Constructor - July/August 2015 - (Page 15)

ceo's LetteR Protecting the Industry from the Regulatory Onslaught BY STEPHEN E. SANDHERR AGC CEO whIle hIs legIslAtIve AgendA is largely a non-starter on Capitol Hill, President Obama is moving forward with an aggressive regulatory agenda that, at last count, includes 22 different new rules and regulations that will have an impact on the construction industry. As so happens with government, what started out decades ago as a national effort to address broad problems with safety and the environment have now evolved to a point where federal officials are essentially micromanaging the daily operations of employers across the country. Worse, no effort is being made by the Obama administration to undertake a comprehensive analysis of the impact all these different rules are having on employers or the economy. As a result, instead of having to defend the significant new burdens they are placing on employers, administration officials can promote each new regulation as a needed effort that will have limited impacts on employers. Some of these measures promise to have a profound effect on our industry. For example, by the time you read this column we expect the administration will have finalized its Waters of the U.S. rule, which will require a Clean Water permit before construction can take place near just about anything that can sometimes hold water, including ditches and dips in the landscape. That is because the EPA has determined that virtually every waterway in the country is now a waterway of the U.S. Even as employers cope with the potential impact of all these new rules, administration officials figure the best way for President Obama to establish his legacy is through new regulatory measures. As a result we expect to see a flurry of new regulatory measures put in place by a variety of different federal agencies between now and January 2017. Many of these new measures are likely to share two common features: absurd mandates wrapped with noble intentions. For example, we expect the administration to proceed in the near future with new federal regulations on lead paint in commercial structures, affirmative action measures for federal contractors, union election procedures and eReporting on safety statistics and storm water compliance. More often than not, we have helped administration officials find a more effective way to achieve the results they are seeking without placing needless new burdens on employers. @Constr uctor Ma g Fortunately, AGC of America has amassed a successful track record in pushing back against regulatory measures. For example, we convinced the administration to exclude construction uses from its new coal fly ash rule. We have held off the administration's promised lead paint rule as well as their efforts to set numeric limits for storm water runoff. And we have kept administration officials from moving forward with new affirmative action rules the president called for in an executive order several years ago. We have amassed this track record by methodically working to respond to these measures with sound, scientific and legally based responses to their initial proposals. Point by point, we have consistently made the case for why these rules will not work in the way their crafters intended. And more often than not, we have helped administration officials find a more effective way to achieve the results they are seeking without placing needless new burdens on employers. To be clear, it is extremely difficult to stop most federal rules from ultimately getting finalized and taking effect. But we have been, and plan to continue being, extremely successful in sanding down the rough edges on these rules. Every bit of sanding we accomplish saves contractors a tremendous amount of time and diverted resources. We are all for protecting the environment, making workplaces even safer and ensure fair and honest competition. But time and again we have been forced to react to new regulatory measures that create more work and more burdens without delivering on their promised benefits. Fortunately, with a lot of work and the support that comes with your contributions to the Construction Advocacy Fund, we have found a way to stop some of these rules and put the rest back on track. ◆ J u l y / A u g u s t 2 0 1 5 | www.constructormagazine.com 15 http://www.constructormagazine.com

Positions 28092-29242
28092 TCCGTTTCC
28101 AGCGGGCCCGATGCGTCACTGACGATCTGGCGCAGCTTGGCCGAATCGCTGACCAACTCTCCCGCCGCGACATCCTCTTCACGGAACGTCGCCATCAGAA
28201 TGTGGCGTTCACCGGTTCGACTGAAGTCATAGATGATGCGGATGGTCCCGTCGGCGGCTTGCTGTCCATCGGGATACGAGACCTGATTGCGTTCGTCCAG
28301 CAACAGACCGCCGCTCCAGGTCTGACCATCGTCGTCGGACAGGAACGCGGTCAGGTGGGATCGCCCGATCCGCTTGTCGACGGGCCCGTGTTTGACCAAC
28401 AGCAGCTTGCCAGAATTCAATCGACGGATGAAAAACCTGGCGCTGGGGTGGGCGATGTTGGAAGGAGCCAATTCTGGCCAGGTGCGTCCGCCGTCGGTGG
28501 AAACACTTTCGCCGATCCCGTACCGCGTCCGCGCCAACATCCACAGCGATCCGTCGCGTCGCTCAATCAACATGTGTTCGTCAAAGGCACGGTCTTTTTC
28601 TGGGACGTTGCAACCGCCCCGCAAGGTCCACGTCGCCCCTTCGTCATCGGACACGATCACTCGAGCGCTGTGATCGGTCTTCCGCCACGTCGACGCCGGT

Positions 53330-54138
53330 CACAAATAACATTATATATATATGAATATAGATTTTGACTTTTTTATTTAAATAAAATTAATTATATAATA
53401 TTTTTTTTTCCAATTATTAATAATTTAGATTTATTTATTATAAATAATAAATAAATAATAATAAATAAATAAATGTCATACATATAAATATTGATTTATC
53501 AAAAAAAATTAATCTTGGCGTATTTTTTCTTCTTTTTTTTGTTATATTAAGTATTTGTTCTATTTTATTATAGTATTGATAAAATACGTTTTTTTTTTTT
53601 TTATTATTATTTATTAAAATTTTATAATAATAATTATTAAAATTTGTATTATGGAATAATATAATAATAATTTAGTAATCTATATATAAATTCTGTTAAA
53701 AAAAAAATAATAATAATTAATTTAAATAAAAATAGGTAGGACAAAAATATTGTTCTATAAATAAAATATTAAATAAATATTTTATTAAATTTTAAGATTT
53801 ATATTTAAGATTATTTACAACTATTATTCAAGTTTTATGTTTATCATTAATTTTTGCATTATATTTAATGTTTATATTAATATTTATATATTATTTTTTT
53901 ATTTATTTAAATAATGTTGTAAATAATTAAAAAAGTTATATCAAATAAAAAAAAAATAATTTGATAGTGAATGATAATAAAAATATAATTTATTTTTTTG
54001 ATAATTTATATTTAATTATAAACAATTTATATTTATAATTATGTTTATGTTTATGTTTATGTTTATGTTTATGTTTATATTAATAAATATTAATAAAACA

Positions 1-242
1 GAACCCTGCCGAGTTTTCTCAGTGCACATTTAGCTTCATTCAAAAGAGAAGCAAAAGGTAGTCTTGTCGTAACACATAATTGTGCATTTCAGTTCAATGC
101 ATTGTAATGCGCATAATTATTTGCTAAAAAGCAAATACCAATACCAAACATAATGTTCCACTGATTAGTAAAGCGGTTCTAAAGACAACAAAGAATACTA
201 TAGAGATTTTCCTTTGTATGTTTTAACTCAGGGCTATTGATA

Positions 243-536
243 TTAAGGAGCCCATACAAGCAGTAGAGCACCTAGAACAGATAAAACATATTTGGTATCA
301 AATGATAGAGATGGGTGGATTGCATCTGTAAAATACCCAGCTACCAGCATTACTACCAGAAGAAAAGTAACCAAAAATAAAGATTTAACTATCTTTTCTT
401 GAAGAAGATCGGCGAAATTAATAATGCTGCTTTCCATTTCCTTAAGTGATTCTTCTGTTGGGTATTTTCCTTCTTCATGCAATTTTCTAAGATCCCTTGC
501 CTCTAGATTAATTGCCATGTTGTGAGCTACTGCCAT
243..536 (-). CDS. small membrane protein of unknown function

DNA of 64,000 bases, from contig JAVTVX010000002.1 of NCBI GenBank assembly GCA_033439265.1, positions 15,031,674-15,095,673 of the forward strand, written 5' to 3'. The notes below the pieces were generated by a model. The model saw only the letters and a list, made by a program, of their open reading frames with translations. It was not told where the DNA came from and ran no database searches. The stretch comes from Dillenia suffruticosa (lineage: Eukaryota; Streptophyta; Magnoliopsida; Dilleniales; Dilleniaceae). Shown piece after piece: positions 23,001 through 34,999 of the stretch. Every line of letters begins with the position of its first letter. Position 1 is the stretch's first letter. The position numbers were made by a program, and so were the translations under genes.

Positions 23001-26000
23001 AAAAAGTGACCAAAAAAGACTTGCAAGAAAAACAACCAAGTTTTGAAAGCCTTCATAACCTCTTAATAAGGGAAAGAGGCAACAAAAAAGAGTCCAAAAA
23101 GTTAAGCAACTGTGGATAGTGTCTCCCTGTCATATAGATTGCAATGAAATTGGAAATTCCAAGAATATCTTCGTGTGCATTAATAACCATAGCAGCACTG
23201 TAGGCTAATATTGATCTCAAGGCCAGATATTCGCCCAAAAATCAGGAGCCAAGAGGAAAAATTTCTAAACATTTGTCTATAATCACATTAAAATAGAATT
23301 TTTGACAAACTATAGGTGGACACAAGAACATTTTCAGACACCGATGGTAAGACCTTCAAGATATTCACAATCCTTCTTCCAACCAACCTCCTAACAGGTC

Table of Contents for the Digital Edition of Constructor - July/August 2015

EDITOR’S NOTE
PRESIDENT’S MESSAGE
CEO’S LETTER
REBUILDING MOTOR CITY
THE REAL DETROIT
RAISING THE GRADE
FEDCON BRINGS CONTRACTORS AND AGENCY LEADERSHIP TOGETHER
HOOKED UP
2015 WILLIS CONSTRUCTION SAFETY EXCELLENCE AWARD WINNERS
PUTTING MOORE INTO SAFETY
SIMONSON SAYS
THE ROAD TO SAFETY
CONSTRUCTION SAFETY APPS SAVE WORKER LIVES
DEEP SPACE FINE
TIME TO ENGAGE
COORDINATION LEADS TO TRIUMPH
AGC IN ACTION
TREASURE TROVE
A P3 PRIMER
MEMBER AND CHAPTER NEWS
THREE MUST HAVES IN A FLEET MANAGEMENT SOLUTION
LEGISLATIVE AND REGULATORY NEWS
A LABOR OF LOVE
TECHNOLOGY TOOLBOX
BEYOND THESE PAGES
UPCOMING EVENTS
2015 REGIONAL RESOURCE GUIDE
INDEX TO ADVERTISERS
FINAL INSPECTION

Constructor - July/August 2015

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